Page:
Much-loved and respected former Ribble Valley primary school teacher made education her life's work

Warm tributes have been paid to an inspirational and dedicated Ribble Valley primary school teacher who has died aged 78 after a brave battle with Parkinson’s disease.
The late Dorothy HepworthThe late Dorothy Hepworth
The late Dorothy Hepworth

For over 25 years, Dorothy Hepworth (nee Ingham) taught at Read St John’s CE Primary School, where her passion was to fire up the imaginations of her pupils through her own love of science, history, geography, art and creative writing.

Born in 1943 in Great Harwood, she was raised by her parents, Jack and Sally Ingham, who both worked in the cotton mills. Dorothy had happy childhood memories of Sabden, where her grandfather, Joseph Bond, who had served on the Western Front, was gamekeeper for the Huntroyde Estate.

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Dorothy attended St John’s Primary School, and later, was a star pupil at Accrington High School for Girls. On leaving school she pursued her ambition to be a teacher at Ripon College of Education. Her first teaching post was at Pendle County Primary School, in Clitheroe, under Bob Jones, whose high standards and ethos guided her throughout her career. The colleagues she met at Pendle became firm friends for life.

Dorothy met her soulmate, David Hepworth at school, and they both went to Great Harwood youth club, and courted in the hopping dancehalls of East Lancashire during the dawn of rock and roll music. The couple married in 1965 and moved to Warwick Drive in Clitheroe.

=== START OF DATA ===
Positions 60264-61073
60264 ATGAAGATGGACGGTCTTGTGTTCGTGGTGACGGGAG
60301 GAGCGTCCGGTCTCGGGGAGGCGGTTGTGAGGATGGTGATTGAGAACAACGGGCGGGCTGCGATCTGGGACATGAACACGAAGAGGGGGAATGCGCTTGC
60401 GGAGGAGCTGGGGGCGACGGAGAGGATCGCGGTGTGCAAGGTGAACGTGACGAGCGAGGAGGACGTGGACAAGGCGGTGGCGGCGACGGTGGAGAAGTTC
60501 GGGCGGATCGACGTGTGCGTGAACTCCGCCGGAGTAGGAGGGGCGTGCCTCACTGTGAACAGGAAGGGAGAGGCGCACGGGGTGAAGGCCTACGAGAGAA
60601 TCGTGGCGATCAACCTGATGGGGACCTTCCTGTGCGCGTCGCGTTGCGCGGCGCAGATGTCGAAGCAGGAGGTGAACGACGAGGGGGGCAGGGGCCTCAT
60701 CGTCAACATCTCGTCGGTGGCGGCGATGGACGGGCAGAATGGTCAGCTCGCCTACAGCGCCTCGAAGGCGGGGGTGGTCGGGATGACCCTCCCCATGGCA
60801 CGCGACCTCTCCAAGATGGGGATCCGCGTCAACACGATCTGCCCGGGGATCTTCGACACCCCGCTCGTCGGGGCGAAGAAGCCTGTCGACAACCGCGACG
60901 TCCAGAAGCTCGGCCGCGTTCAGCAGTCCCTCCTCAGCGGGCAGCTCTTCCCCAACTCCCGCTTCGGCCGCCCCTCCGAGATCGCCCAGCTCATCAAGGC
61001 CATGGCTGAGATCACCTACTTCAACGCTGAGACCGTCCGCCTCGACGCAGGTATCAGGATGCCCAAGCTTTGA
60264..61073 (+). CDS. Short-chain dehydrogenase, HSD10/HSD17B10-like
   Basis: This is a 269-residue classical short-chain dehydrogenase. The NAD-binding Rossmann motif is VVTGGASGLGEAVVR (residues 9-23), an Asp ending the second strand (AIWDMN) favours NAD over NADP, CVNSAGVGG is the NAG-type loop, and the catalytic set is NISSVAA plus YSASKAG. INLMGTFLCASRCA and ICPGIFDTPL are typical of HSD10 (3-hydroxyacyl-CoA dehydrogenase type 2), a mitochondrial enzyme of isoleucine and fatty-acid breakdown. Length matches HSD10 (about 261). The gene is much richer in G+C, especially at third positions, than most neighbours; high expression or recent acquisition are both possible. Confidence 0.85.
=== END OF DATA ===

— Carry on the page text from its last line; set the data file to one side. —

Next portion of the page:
Their two sons, Alistair and Nicholas were born at Bramley Mead in Whalley, and in 1976 they moved to West Bradford where she and David lived until retirement, at which point they moved to Grindleton. Both sons went to Clitheroe Royal Grammar School, where Dorothy later served as a Governor.

When not at work, Dorothy shared her love for different cultures, nature and exploring with David, and their travels took them across the world, to Borneo, Patagonia, Peru, the Himalayas, and in particular to Africa, which they returned to many times. As keen trekkers, avid bird-watchers and wildlife spotters, they had some incredible adventures around the continent's mountain ranges and national parks. As much as they enjoyed travelling, they loved the Lakes, the Ribble Valley, and the Yorkshire Dales where they spent many happy weekends walking with their dogs and many friends.

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In addition, the grandmother-of-three contributed to charity fundraising and helping her local community, supporting the Talking Newspaper, Ladies Circle and Tangent, and was a member of the Women’s Institute. She also enjoyed playing badminton and was a keen member of Clitheroe Tennis Club in the 1980s.

Paying tribute, her sons Al and Nick said: "Mum was a much-loved and inspirational teacher whose dedication, creativity and enthusiasm are fondly remembered by her ex-students. Her kindness, verve for life, and cheerful outlook, even throughout the hardships of recent years have been an inspiration to many, and she will be greatly missed by all who had the pleasure to know her."

Dorothy retired in 2003 and focused on her interests in archaeology, local history and genealogy, producing meticulously researched family trees for her extended family and friends. She also threw herself into being a grandma, sharing new adventures with Nell, Theo and Tilly, and provided loving care to David who suffered a period of ill-health before his death in 2018.

A service to celebrate Dorothy’s life will be held at Accrington Crematorium on Friday, November 12th, at 11am, followed by a reception at the Assheton Arms in Downham. Donations in Dorothy’s memory can be made to Parkinson’s UK.